With data playing a pivotal role in today’s business operations, maintaining data privacy should be the top priority of every organization. However, protecting data is easier said than done. Businesses of all sizes are grappling with the constant barrage of cyberthreats, evolving regulations, and employee-related vulnerabilities, making data privacy a complex and critical challenge.
Just as our interconnected business world has paved the way for new ideas and innovative opportunities, it has also made room for emerging issues regarding data privacy. Now more than ever, organizations are relying on external vendors to help streamline their workflows, optimize processes, and enhance overall efficiency.
In the digital age, our everyday lives are woven into a vast tapestry of data. Every click, swipe, and interaction leaves a digital trail, fueling a multibillion-dollar industry built on the exchange of personal information. But as awareness of data privacy risks grows, so does the need to address the question, “What does the future hold for our most precious digital assets?”
In this article, we will explore the key predictions regarding data privacy in 2024 and what they mean for businesses.
Everyone from cybercriminals to government agencies can attempt to monitor and access your data on the internet. To protect yourself, you need a virtual private network (VPN), which encrypts data sent from your computer to the internet. However, not all VPNs are created equal.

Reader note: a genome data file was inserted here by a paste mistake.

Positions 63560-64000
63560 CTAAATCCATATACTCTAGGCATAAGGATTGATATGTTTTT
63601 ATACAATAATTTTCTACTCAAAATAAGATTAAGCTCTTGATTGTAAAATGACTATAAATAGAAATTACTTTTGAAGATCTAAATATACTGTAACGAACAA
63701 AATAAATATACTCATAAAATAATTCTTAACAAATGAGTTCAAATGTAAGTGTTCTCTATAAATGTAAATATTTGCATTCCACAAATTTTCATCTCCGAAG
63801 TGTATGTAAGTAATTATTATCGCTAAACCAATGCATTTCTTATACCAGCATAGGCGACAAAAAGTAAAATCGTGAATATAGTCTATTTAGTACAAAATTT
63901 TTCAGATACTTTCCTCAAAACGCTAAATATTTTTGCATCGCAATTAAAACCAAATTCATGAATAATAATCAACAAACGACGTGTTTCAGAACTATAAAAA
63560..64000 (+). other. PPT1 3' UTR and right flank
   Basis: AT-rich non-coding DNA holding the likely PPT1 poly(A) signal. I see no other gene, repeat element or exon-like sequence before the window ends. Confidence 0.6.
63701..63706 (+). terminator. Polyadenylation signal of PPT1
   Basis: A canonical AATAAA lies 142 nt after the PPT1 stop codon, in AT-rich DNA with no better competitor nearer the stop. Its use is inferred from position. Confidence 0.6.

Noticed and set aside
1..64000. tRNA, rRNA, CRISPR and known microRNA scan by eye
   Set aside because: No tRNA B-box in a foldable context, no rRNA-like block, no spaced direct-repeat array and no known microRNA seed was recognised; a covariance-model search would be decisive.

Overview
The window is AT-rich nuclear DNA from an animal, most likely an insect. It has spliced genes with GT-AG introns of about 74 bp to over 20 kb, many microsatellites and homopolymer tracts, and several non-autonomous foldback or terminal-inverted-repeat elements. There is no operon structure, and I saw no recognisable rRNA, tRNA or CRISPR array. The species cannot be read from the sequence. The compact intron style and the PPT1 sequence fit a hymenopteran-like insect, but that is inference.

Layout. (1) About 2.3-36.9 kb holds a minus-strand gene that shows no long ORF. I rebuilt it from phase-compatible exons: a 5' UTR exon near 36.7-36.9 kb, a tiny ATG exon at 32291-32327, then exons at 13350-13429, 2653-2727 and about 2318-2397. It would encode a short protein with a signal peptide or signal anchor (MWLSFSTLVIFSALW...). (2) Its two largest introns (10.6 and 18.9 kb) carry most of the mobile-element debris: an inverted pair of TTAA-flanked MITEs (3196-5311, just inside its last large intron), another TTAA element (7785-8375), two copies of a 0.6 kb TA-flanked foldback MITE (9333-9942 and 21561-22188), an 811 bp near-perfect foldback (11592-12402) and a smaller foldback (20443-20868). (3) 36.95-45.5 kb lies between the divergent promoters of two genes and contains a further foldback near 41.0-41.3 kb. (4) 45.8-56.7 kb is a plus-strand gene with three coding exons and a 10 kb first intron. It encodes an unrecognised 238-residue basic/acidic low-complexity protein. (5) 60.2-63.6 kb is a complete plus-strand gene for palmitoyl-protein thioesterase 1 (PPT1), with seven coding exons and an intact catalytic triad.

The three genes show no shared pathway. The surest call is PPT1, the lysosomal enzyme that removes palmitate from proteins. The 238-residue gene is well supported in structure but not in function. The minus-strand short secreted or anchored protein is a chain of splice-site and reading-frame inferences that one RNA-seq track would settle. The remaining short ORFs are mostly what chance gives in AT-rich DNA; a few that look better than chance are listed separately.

Running a small- or medium-sized business (SMB) in Ontario entails following national and local mandates, such as tax policies and guidelines on how to reopen establishments during the pandemic. It also requires abiding by Canada’s data privacy laws.
Because almost all businesses today collect, store, or share their clients’ digital information, consumers have become increasingly concerned with how these data are used.
Did you know that in some industries the biggest cybersecurity threats come from inside a breached organization? Sometimes it's motivated by financial gain and sometimes it's plain-old ignorance. So how can you protect your organization from insider threats?
You must teach your team to recognize personally identifiable information (PII) and understand the financial implications of a breach.